Toxin- and Drug-Induced Disorders of the Liver

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Chapter 48

Toxin- and Drug-Induced Disorders of the Liver

Brigitte Le Bail

Charles Balabaud

Paulette Bioulac-Sage

Introduction

Because the liver is the major site of drug metabolism, it is also the major target of drug-induced injury. Despite rigorous preclinical and clinical toxicologic studies and safety analyses in clinical trials, the frequency of drug hepatotoxicity has remained relatively unchanged during the years, and drug-induced liver injury (DILI) is still the main reason for removal of a drug from the market. Furthermore, adverse chemical reactions are not confined to pharmaceutical drugs (i.e., the drug itself and its excipients used for classic therapeutic purposes): dietary supplements and herbal medicines, often used as self-medications, also represent potential hepatotoxins. Various environmental toxins and recreational drugs, such as alcohol, illicit drugs (e.g., cocaine, heroin, ecstasy), criminal poisons, and industrial toxins (e.g., natural toxins, mushrooms, industrial chemicals, pesticides), can also give rise to hepatotoxicity. The list of putative offending drugs and toxins is extremely long and evolves with time. Although all families of therapeutic agents can potentially be involved, a small group of drugs represent the most frequently incriminated molecules (Box 48.1). The circumstances of exposure to these various forms of liver toxins are listed in Box 48.2, with the exception of alcohol injury, which is discussed in Chapter 49.

Drug hepatotoxicity can be classified as either intrinsic or idiosyncratic. Intrinsic hepatotoxicity is predictable, dose dependent, and often characteristic of a particular agent when consumed in large quantities. Examples are ingestion of acetaminophen (paracetamol) and exposure to carbon tetrachloride or chloroform. Hepatotoxicity occurs in most of those who are exposed and starts shortly after some threshold for toxicity is reached. The mechanism of intrinsic injury can be direct, through damage to cells and organelles, or indirect, through conversion of a xenobiotic into an active toxin or through an immune-mediated mechanism. Idiosyncratic hepatotoxicity, by far the more frequent form of hepatotoxicity, involves unpredictable reactions that occur without warning and are unrelated to dose; they occur in particular hosts, depending on individual genetic variations in the metabolism of drugs and on environmental factors. Because the formation of reactive metabolites is a frequent mechanism of idiosyncratic reactions, the hepatotoxicity is highly dependent on the metabolic capacity of the host. In idiosyncratic toxicity, variable latency periods can be observed, from a few days to more than a year.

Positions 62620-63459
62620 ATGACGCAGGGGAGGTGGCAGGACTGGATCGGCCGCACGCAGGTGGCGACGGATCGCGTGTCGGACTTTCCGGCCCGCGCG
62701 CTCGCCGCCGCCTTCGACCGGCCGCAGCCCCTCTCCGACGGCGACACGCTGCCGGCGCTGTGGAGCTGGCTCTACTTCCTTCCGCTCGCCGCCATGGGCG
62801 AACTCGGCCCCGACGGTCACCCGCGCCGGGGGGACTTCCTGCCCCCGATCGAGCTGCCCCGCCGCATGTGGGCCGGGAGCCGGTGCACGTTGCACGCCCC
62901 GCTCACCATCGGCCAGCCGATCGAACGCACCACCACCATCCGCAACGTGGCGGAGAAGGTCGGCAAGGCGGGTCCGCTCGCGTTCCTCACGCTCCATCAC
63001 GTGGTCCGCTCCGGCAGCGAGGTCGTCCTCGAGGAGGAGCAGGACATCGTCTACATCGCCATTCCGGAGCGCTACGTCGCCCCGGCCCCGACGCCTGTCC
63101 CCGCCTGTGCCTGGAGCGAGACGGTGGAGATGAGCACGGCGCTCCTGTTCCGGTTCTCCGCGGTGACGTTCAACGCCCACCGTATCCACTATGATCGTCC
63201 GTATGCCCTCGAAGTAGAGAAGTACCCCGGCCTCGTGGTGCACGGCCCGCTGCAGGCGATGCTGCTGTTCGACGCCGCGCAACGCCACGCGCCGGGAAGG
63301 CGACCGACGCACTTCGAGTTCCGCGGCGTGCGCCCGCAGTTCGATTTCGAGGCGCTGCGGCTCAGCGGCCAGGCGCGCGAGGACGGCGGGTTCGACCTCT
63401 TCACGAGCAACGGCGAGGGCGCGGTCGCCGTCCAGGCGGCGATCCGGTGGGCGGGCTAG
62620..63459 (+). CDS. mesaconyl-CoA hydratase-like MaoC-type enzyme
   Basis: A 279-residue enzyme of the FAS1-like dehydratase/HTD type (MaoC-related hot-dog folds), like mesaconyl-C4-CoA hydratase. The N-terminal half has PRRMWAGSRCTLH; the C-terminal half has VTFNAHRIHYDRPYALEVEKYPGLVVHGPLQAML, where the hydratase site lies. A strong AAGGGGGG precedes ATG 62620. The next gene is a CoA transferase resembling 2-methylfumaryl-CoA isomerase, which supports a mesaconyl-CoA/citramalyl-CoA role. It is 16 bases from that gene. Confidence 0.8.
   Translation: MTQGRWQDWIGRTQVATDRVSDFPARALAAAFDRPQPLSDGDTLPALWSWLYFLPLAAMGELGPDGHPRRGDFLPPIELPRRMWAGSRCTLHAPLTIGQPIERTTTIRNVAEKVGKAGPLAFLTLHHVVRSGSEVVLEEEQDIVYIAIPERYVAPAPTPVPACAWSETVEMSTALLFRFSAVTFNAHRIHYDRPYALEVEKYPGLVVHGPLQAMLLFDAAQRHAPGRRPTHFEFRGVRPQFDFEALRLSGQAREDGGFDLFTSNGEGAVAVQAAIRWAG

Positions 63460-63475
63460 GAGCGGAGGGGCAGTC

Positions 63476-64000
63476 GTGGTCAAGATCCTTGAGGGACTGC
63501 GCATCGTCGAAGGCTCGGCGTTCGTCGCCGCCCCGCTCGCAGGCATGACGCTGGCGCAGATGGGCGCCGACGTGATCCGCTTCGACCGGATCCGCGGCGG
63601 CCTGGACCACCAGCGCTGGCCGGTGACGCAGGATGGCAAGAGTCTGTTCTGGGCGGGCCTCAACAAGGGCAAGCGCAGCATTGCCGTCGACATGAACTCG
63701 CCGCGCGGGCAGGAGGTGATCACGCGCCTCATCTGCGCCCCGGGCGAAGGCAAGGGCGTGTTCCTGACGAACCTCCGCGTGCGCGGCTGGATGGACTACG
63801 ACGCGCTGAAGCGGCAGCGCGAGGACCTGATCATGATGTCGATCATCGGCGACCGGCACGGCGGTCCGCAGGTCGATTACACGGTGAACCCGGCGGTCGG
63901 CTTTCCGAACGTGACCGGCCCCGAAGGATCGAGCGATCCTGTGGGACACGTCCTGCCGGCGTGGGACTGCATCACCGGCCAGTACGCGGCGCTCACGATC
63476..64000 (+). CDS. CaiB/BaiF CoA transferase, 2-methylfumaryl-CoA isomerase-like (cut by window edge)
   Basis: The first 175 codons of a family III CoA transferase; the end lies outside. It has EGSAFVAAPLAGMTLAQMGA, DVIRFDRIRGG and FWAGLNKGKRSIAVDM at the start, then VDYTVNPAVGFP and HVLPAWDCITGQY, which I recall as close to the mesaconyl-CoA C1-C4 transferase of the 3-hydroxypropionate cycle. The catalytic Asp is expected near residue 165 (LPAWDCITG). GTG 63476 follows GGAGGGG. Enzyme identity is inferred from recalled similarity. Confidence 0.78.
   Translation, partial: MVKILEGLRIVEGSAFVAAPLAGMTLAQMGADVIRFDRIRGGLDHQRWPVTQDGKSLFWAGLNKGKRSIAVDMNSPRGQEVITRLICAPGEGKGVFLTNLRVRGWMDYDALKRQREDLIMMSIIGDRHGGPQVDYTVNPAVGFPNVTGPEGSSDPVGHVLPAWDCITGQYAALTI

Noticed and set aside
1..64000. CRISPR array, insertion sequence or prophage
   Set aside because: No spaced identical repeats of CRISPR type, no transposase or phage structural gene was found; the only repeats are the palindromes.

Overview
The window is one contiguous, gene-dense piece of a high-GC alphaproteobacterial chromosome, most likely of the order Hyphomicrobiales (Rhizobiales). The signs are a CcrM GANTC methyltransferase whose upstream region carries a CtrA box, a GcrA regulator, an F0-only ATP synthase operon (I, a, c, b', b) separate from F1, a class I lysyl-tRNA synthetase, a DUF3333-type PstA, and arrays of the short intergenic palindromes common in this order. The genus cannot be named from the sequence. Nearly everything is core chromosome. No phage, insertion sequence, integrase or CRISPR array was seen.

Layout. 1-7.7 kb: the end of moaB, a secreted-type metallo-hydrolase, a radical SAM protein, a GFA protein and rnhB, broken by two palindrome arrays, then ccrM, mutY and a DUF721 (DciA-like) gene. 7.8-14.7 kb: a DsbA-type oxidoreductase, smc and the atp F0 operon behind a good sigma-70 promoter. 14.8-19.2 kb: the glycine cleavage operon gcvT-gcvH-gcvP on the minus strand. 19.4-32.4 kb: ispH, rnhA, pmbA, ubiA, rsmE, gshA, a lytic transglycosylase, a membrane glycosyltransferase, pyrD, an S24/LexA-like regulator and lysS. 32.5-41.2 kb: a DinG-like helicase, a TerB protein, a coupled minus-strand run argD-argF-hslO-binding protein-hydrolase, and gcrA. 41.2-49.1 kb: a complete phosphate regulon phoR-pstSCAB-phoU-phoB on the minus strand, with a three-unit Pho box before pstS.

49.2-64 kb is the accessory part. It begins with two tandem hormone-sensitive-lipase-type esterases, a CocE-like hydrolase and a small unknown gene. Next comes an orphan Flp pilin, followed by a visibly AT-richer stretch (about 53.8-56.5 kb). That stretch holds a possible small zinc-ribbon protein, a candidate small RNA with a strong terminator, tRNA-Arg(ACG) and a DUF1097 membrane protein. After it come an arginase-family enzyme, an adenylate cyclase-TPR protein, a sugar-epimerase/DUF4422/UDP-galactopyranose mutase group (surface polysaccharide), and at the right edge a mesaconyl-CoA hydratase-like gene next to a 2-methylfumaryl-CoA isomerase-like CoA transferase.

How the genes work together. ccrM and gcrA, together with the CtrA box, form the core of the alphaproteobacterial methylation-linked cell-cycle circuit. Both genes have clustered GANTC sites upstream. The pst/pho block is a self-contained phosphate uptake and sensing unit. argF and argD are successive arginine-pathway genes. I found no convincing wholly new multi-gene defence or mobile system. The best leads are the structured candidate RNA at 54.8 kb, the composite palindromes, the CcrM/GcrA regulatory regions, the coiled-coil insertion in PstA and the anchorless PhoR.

Diagnosis of a toxic liver injury or DILI is challenging, and it is often a diagnosis of exclusion and probability. Assessment of causality is difficult because almost all drugs and toxins are potentially hepatotoxic because of frequent idiosyncrasies and unpredictable toxicity, whereas predictable and dose-dependent liver toxins are rare. From a clinical or a pathologic point of view, any pattern of hepatic injury may be encountered and may mimic other liver diseases, and a single drug can induce different lesions in different patients. The clinical presentation is usually acute and largely reversible, but chronic disease can occur. The time of onset of liver dysfunction varies depending on the drug and the patient and can be long after the first ingestion of drug. Severe cases can occur and include mainly fulminant hepatitis: DILI is one of the major causes of acute liver failure with viral hepatitis. Significant fibrosis and cirrhosis may develop, and even hepatic tumors. In addition, hepatocytes are usually the target in DILI, but some drugs may target endothelial cells, cholangiocytes, hepatic stellate cells, and/or Kupffer cells.

The Council for International Organizations of Medical Sciences (CIOMS) has proposed consensus criteria for terminology in DILI, based on biologic tests, chronology, and availability of liver biopsy. Six categories of DILI can be defined in this system: hepatocellular injury, cholestatic injury, mixed injury, acute injury, chronic injury, and chronic liver disease (Table 48.1).

The histologic examination of a liver biopsy specimen is not always performed, either because the toxic episode may quickly resolve or because the information provided is disappointing. Indeed, specific lesions are rare in this field. However, when analyzed by a specialist, the liver biopsy can often provide useful information for positive and differential diagnosis of DILI (Box 48.3). The lesions can be classified as to pattern of injury, a topic that is discussed in detail later in this chapter.

DILI should be included in the differential diagnosis in cases with any hepatic laboratory abnormalities or hepatic dysfunction, but the assessment of causality of a drug in liver disease is often difficult. Discussion between clinicians and pathologists is especially important in this field of hepatology.